A search was made of records available for 65 non-psychotic patients referred to a psychiatric day hospital. Assessments were made of whether they had shown various specified types of deviant social conduct, such detailed objective surveys of social conduct being regarded as superior to the use of concepts such as ‘psychopathic personality’. The correlational structures of the areas of deviance produced four factors, i.e. deviant family roles, poor social integration, violence, and a more heterogeneous antisocial behaviour factor.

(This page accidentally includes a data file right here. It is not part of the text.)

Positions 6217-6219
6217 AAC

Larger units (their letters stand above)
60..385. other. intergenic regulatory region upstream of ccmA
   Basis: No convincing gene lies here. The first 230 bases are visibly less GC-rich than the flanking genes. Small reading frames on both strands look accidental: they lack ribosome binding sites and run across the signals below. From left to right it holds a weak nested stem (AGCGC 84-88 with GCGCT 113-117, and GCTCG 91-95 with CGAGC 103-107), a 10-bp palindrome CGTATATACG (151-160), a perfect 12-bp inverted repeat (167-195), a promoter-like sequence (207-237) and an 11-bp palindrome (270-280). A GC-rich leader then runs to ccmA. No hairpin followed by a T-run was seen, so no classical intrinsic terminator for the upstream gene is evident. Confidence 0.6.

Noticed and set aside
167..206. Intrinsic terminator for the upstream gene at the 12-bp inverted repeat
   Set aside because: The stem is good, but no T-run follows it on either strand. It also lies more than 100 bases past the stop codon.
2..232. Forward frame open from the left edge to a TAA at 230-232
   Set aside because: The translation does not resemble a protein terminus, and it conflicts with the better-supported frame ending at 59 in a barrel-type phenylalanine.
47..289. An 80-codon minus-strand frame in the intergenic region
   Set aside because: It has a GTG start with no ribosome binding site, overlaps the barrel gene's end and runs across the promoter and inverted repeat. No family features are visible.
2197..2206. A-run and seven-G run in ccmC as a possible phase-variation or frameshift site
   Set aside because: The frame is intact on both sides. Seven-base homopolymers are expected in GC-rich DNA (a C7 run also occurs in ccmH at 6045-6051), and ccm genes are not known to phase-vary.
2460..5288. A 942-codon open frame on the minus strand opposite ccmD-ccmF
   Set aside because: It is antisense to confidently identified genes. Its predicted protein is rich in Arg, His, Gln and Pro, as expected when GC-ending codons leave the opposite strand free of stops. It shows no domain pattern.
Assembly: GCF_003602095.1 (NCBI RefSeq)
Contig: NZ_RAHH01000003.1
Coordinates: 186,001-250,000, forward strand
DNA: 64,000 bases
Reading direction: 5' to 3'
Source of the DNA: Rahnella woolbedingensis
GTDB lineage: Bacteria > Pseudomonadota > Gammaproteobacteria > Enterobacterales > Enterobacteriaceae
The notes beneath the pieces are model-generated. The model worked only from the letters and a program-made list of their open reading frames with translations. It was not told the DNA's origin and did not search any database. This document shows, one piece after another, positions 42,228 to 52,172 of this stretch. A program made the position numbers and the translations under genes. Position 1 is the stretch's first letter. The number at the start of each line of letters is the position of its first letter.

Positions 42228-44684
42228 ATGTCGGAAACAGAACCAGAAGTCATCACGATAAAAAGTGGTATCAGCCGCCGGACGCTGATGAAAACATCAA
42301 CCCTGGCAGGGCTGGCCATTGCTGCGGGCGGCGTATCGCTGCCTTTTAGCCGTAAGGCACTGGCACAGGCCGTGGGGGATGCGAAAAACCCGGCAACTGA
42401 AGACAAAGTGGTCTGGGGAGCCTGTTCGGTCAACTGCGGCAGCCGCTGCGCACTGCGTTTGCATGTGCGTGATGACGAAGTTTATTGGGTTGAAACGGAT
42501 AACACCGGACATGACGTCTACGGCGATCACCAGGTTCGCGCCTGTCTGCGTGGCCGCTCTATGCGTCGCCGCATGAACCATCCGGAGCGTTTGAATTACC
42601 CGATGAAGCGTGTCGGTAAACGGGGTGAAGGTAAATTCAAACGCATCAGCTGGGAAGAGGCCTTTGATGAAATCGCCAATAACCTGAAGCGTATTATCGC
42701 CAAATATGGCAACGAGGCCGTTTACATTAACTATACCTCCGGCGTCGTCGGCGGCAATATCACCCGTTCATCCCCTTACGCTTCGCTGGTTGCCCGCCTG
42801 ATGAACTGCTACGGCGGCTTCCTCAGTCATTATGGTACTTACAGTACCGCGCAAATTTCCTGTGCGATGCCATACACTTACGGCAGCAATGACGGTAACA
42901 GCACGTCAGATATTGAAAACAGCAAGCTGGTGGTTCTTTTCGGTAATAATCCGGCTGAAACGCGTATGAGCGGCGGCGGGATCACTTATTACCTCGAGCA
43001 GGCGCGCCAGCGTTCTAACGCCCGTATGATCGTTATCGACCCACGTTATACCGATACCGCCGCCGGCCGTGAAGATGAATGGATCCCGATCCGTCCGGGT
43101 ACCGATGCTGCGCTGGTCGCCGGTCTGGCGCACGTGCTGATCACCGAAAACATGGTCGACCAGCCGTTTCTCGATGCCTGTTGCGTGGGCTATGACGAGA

The relationship was examined between areas of deviance and indices of the course and outcome of day hospital admission. The prognostic significance of social deviance was different for men and women; for example, only men showed a correlation between the number of areas of social deviance and the outcome of day hospital admissions. Violence and poor social integration showed no relation to outcome at all. It is suggested that there is no basis for excluding such patients from day hospitals on the assumption that they are less likely to be helped than other non-psychotic patients.